2016-January Scripting Games Wrap-Up

Here's the official answer to our January 2016 Scripting Games puzzle, provided by Adam Bertram (the puzzle's author).

Official Answer

This month's puzzle made you do some work. Not only did it make you write some PowerShell but it also probably forced you to do some background research on the Interwebz as well. Being able to determine how long a computer has been on for isn't immediately obvious. The puzzle was meant to give you a real-world scenario which would force you to first investigate how that's even possible before you write your first piece of code. A great scripter doesn't just know how to write code; they also know where to look for answers relating to the problem they're trying to automate as well!

Here's the full solution.  If you have any questions, don't hesitate to contact me on Twitter @adbertram.

#Requires -Version 4

function Get-Uptime
		This function queries a local or remote computer to find the time it was started up and calculates how long it has
		been online.	
		This function uses a computer's event log to search for the event ID of 6005 in the System log to find the time it was
		started up. Once it finds this ID, it then takes this time and gets the difference between the start time and the current
		time to calculate how long the computer has been online for.
		This function also includes a status output to show you if the computer(s) were queried successfully or not and also
		includes a MightNeedPathed property. This is set to True if the computer was determined to be up for longer than 30 days.
		Due to Microsoft's monthly patching cycle and being that a server is typically rebooted during this patching cycle, it's
		likely if a computer has been up for longer than 30 days it might need some patches applied.
		If the computer is offline, it will report as OFFLINE in the Status property. If it cannot query the computer for some
		reason (the event cannot be found perhaps), it will display ERROR in the Status property.
		PS> Get-UpTime
		This example will query the local computer to find the time it was started, calculate the difference and display the uptime
		in various formats.
		PS> Get-UpTime -ComputerName SERVER1
		This example will query the computer SERVER1 to find the time it was started, calculate the difference and display the uptime
		in various formats. If SERVER1 is offline, it will display OFFLINE in the Status property. If the function cannot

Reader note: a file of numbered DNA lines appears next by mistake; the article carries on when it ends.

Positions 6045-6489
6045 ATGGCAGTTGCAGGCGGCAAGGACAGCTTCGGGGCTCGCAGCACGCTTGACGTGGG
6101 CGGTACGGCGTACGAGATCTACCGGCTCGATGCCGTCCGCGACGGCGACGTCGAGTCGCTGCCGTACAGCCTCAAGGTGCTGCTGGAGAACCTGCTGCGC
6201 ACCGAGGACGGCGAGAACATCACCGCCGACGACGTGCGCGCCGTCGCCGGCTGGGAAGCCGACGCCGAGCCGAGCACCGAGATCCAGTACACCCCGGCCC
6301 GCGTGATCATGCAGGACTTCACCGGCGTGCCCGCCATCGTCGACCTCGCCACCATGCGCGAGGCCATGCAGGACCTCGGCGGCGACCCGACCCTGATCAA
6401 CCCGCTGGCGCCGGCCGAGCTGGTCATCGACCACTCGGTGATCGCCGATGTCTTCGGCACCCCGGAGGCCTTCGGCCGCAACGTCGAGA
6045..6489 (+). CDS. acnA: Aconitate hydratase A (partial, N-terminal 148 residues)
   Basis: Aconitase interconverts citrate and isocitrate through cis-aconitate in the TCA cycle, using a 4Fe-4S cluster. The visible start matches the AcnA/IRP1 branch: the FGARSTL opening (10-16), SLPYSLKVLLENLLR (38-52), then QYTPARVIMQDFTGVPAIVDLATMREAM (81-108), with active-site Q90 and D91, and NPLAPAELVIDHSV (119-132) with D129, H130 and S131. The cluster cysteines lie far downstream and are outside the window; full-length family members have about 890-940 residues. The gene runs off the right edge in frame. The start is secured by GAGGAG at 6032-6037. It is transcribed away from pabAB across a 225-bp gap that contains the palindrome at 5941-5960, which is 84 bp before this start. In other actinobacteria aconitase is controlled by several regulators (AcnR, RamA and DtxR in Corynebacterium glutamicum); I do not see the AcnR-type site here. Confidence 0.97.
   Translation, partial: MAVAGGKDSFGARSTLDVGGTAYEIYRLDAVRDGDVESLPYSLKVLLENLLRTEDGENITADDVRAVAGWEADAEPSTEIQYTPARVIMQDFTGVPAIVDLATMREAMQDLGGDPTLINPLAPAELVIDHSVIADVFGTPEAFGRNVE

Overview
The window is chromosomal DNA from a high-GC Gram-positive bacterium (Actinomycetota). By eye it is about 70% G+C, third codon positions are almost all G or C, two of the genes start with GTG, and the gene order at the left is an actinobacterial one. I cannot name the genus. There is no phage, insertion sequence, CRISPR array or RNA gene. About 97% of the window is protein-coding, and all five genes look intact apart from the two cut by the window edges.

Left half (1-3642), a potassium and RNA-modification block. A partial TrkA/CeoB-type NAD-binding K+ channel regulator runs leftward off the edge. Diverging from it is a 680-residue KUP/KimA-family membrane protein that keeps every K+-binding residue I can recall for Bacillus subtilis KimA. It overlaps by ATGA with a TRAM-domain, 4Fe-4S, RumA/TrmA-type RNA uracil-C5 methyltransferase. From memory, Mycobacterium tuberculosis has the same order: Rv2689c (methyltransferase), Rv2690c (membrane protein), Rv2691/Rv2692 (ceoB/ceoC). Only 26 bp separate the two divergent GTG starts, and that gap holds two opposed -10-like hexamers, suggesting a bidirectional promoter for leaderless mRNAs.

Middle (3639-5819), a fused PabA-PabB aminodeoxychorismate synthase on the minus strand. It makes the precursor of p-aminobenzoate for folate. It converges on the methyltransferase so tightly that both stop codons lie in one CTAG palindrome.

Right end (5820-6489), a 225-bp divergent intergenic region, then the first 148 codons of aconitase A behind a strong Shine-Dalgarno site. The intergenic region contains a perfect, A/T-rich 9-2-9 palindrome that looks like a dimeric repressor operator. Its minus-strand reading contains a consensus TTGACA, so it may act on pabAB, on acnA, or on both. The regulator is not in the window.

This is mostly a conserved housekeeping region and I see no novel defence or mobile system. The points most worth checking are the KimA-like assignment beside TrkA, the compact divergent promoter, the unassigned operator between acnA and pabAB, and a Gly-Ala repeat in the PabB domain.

find the start time it will display ERROR in the Status field.
	.PARAMETER ComputerName
		The name of the computer you'd like to run this function against. By default, it will run against the local computer.
		You may pass multiple names to this delimited by a comma.  You cannot include wildcards. You may also pass computer names
		to this property from the pipeline.
		String. You can pass computer name via the $ComputerName parameter to Get-Uptime.
		[string[]]$ComputerName = $env:COMPUTERNAME
	begin ## Use a begin block to only process this code one time if names passed from the pipeline
		$today = Get-Date ## Get the current date/time in the begin block to prevent executing Get-Date numerous times
		foreach ($computer in $ComputerName) ## ComputerName is a string collection so we must be able to process each object
			try ## Wrap all code in a try/catch block to catch exceptions and to control code execution
				## Build the soon-to-be object to output so all the properties are already here to populate
				$output = [Ordered]@{
					'ComputerName' = $computer
					'StartTime' = $null
					'Uptime (Months)' = $null
					'Uptime (Days)' = $null
					'Status' = $null
					'MightNeedPatched' = $false
				## Test to ensure the computer is online. If not, set the Status to OFFLINE and throw an exception with terminates
				## the rest of the code.
				if (-not (Test-Connection -ComputerName $computer -Count 1 -Quiet))
					$output.Status = 'OFFLINE'
					throw "The computer [$($computer)] is offline."
				## Bild the hashtable for the -FilterHashTable parameter. We're querying the System event log for event ID 6005
				$filterHt = @{
					'LogName' = 'System'
					'ID' = 6005
				## Find the first event (which will always be the most recent)
				$startEvent = Get-WinEvent -ComputerName $computer -FilterHashtable $filterHt | select -First 1
				## Set the status to be ERROR and throw an exception if we can't find the start event for some reason.
				if (-not $startEvent)
					$output.Status = 'ERROR'
					throw "Unable to determine uptime for computer [$($computer)]"
				## If no error, status is OK
				$output.Status = 'OK'
				## Set the StartTime property to a datetime type so that it can be sorted if we're runnning this on multiple computers.
				$output.StartTime = [dateTime]$startEvent.TimeCreated
				## Use a timespan object to get the difference between now and when the computer was started.
				$daysUp = [math]::Round((New-TimeSpan -Start $startEvent.TimeCreated -End $today).TotalDays, 2)
				$output.'Uptime (Days)' = $daysUp
				## If it's been up for longer than 30 days, set the MightNeedPatched property to $true.
				if ($daysUp -gt 30)
					$output.'MightNeedPatched' = $true
				## Write a warning to the console with the message thrown
				Write-Warning $_.Exception.Message
				## Regardless of an exception thrown or not, always output a PSCustomObject to show computer results.


One thought on “2016-January Scripting Games Wrap-Up

  1. selene v

    if the days of uptime are greater than 30, the 'Uptime (Months)' is still NULL.

    I would like to propose this patch:

    ## If it's been up for longer than 30 days, set the MightNeedPatched property to $true.
    if ($daysUp -gt 30)
    { $daysUp = [math]::Round((New-TimeSpan -Start $startEvent.TimeCreated -End $today).TotalDays, 2)
    $output.'Uptime (Months)' = [math]::Round(($daysUp / 30 ), 2)
    $output.'MightNeedPatched' = $true

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